How does extreme heat impact pregnancy? Study links heat waves to early births

Researchers analyzed 53 million births over 25 years.

May 30, 2024, 2:12 PM

As the world braces for another summer of extreme heat, following the record-setting 2023 season, a recent study has acutely linked heat waves to the rate of early births among pregnant women.

Marking the largest, multi-institutional investigation into the correlation between unusually high temperatures and pregnancy to date, researchers analyzed 53 million births across the 50 most populous U.S. metropolitan areas over 25 years from 1993 to 2017.

Findings showed that rates of preterm and early-term births slightly increased after pregnant women experienced increased temperatures for more than four consecutive days.

"We are forecasting a very warm summer this year and because of climate change we will experience more heat waves in the future," Howard Chang, Ph.D., professor of biostatistics and bioinformatics and senior author of the paper said in a press release.

"Our study shows that this increase in temperature could mean worse outcomes for the babies, because babies born prematurely can have health issues and additional health care costs," Chang said.

PHOTO: young pregnant woman on the beach looking at the horizon
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Preterm birth, which includes delivery at less than 37 weeks of gestation, is a leading cause of infant mortality and can cause lasting health challenges, according to the World Health Organization (WHO).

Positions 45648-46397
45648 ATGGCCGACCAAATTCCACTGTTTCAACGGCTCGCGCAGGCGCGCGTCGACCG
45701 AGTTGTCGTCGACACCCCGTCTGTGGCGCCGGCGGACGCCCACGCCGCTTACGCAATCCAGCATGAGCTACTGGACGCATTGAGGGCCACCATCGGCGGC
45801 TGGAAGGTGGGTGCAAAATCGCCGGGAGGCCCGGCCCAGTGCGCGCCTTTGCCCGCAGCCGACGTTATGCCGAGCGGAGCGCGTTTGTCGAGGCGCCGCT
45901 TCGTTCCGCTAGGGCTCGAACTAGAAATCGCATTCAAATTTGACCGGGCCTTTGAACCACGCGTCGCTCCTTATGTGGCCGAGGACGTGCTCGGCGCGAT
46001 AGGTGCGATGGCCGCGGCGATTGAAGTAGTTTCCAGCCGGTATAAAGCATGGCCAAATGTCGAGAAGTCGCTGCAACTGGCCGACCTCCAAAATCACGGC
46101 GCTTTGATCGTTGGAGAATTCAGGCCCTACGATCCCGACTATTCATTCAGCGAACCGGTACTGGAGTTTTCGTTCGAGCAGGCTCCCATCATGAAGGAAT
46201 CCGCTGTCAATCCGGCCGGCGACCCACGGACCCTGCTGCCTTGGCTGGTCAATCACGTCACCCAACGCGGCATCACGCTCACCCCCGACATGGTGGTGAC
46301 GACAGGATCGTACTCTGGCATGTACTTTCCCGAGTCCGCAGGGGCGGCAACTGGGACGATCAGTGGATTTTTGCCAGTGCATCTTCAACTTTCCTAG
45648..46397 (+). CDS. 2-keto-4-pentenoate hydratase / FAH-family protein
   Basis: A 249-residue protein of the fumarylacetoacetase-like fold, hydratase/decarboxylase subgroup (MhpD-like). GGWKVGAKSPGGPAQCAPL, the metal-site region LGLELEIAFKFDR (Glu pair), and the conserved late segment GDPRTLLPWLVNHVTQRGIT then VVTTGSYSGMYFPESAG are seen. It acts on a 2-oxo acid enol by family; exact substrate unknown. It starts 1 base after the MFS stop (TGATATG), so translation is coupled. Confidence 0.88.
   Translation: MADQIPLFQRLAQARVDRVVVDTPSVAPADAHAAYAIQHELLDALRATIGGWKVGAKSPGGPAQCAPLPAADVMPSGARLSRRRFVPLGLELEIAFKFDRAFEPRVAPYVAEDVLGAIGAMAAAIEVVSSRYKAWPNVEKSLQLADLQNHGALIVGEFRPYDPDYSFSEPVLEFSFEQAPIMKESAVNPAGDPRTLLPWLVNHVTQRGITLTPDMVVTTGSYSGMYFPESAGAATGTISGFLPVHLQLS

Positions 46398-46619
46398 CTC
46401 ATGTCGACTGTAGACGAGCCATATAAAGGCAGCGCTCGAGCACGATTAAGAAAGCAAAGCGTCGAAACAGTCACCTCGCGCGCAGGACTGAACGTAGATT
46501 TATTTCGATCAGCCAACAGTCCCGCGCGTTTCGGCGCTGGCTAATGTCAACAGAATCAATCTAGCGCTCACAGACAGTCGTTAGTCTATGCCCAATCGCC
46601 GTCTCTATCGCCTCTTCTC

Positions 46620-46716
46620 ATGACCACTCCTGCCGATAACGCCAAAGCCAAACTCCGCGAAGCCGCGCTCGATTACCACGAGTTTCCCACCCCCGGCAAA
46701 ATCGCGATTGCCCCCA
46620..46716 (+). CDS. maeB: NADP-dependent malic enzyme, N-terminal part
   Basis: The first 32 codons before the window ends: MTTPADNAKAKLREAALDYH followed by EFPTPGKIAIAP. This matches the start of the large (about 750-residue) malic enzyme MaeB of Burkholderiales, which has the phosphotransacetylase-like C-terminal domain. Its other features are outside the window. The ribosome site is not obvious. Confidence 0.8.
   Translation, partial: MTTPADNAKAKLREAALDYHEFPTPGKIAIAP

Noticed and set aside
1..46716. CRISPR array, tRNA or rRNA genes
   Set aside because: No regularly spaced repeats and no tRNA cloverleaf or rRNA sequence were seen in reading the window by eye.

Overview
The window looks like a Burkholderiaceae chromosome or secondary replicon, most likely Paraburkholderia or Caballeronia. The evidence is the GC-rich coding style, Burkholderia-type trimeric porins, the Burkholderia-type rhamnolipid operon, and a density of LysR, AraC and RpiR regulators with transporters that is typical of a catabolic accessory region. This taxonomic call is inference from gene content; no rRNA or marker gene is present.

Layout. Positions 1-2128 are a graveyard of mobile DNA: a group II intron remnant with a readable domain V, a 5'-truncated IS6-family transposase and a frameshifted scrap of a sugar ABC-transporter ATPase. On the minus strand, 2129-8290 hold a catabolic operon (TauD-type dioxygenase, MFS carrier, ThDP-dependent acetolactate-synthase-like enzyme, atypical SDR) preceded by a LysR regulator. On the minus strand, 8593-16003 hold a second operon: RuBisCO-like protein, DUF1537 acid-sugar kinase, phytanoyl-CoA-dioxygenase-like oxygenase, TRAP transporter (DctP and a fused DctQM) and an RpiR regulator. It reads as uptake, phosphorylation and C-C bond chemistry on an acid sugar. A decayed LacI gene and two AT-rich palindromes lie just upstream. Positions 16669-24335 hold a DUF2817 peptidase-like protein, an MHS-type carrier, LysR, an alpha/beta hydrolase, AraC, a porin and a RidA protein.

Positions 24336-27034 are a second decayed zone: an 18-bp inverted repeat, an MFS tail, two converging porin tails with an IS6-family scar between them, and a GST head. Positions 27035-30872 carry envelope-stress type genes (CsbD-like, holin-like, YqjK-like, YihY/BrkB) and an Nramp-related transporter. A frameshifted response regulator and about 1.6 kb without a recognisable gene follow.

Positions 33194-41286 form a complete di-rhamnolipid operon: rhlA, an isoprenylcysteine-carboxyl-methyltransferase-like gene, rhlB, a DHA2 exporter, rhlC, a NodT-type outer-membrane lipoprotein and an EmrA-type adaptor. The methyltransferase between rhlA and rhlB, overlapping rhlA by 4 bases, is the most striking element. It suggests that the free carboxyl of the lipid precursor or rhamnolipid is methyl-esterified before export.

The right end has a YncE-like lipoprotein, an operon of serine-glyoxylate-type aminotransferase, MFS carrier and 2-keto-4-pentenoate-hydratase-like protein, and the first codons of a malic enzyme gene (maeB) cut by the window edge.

Early-term infants -- delivered between 37 and 38 weeks of gestation -- also experience increased mortality relative to those born at 39 to 40 weeks gestation, according to WHO.

Researchers found that after four or more consecutive days of extreme heat, there is a 2% higher chance of preterm births and a 3% higher chance for early-term births.

PHOTO: Pregnant woman feeling bad for summer heat
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"Heat waves were positively associated with daily rates of preterm and early-term births, showing a dose-response association with heat wave duration and temperatures and stronger associations in the more acute 4-day window," researchers wrote in the study published by JAMA Network Open on May 24.

Of the births analyzed in the study, 30% of mothers were younger than 25, 53.8% were 25 to 34 years old, and 16.3% were 35 or older.

The study included researchers from Rollins School of Public Health, the University of Nevada Reno, Yale University, the University of Utah and the National Center for Atmospheric Research.

Researchers analyzed the data between October 2022 and March 2023 at the National Center for Health Statistics.

In December 2023, Copernicus, Europe's climate change service, announced that the world had experienced the hottest year in recorded history.

Summer 2023 brought unparalleled stretches of triple-digit temperatures throughout the southern U.S. and worldwide, the planet reached its hottest day ever recorded for four days in a row in July.

According to the National Weather Service, heat kills more people on average than any other weather disaster in the U.S.

When it comes to protecting your health in times of extremely high temperatures, hydrating, avoiding overexertion and seeking medical treatment if heat illness is suspected is advised, according to NWS.

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